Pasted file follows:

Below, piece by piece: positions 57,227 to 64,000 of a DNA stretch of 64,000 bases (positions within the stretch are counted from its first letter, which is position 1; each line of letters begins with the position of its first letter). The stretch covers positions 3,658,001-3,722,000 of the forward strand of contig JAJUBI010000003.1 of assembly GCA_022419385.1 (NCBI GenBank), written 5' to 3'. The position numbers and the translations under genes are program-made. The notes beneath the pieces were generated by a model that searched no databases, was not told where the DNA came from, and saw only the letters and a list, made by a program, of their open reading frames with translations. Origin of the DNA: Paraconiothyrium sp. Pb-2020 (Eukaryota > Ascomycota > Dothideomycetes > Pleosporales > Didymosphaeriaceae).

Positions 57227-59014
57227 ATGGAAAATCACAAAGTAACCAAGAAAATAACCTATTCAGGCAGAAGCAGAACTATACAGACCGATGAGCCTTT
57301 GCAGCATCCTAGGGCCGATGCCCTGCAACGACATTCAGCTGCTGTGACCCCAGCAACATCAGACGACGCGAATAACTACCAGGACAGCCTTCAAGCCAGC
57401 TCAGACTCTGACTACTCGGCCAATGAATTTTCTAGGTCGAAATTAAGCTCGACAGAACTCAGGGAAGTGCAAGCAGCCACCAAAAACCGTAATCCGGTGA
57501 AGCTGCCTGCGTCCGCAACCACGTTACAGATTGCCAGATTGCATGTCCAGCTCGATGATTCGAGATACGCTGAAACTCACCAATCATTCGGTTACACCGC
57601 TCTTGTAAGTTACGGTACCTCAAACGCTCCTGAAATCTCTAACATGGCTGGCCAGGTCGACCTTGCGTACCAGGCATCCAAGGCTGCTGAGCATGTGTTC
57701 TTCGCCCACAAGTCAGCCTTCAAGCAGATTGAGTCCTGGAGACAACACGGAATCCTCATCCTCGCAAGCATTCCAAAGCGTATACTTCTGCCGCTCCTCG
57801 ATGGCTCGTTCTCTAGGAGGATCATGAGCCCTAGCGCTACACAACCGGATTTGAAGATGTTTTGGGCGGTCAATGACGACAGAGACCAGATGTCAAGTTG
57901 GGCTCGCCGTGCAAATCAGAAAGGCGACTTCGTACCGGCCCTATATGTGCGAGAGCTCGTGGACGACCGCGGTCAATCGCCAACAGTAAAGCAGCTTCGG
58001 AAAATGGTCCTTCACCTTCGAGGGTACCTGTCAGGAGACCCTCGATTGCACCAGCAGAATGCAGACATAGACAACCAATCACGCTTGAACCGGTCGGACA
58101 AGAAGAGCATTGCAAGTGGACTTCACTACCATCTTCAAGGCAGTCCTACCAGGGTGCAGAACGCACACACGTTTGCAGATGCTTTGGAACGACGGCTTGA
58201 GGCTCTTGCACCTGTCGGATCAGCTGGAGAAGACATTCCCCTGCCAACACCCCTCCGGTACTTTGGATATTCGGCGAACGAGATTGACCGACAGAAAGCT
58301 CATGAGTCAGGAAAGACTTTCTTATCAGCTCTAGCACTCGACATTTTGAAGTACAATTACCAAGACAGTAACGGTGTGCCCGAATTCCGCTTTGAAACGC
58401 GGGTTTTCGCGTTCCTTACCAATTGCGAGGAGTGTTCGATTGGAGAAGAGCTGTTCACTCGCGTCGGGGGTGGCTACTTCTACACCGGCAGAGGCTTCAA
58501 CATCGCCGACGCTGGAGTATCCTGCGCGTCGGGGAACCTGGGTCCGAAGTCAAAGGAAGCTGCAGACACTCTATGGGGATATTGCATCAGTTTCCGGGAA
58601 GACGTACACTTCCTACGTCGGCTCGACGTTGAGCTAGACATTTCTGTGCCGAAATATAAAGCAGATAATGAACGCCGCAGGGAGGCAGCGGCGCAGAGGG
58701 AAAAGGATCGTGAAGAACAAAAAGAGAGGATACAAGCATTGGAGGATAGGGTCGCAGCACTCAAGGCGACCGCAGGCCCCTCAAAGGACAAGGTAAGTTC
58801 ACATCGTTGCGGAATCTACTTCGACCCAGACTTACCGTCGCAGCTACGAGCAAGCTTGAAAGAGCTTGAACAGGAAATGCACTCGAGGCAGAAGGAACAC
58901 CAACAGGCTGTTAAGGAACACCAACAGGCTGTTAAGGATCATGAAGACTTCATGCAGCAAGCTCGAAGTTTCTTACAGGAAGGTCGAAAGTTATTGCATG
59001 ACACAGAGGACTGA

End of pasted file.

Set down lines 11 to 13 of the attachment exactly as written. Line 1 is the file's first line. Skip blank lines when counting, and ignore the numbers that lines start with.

58001 AAAATGGTCCTTCACCTTCGAGGGTACCTGTCAGGAGACCCTCGATTGCACCAGCAGAATGCAGACATAGACAACCAATCACGCTTGAACCGGTCGGACA
58101 AGAAGAGCATTGCAAGTGGACTTCACTACCATCTTCAAGGCAGTCCTACCAGGGTGCAGAACGCACACACGTTTGCAGATGCTTTGGAACGACGGCTTGA
58201 GGCTCTTGCACCTGTCGGATCAGCTGGAGAAGACATTCCCCTGCCAACACCCCTCCGGTACTTTGGATATTCGGCGAACGAGATTGACCGACAGAAAGCT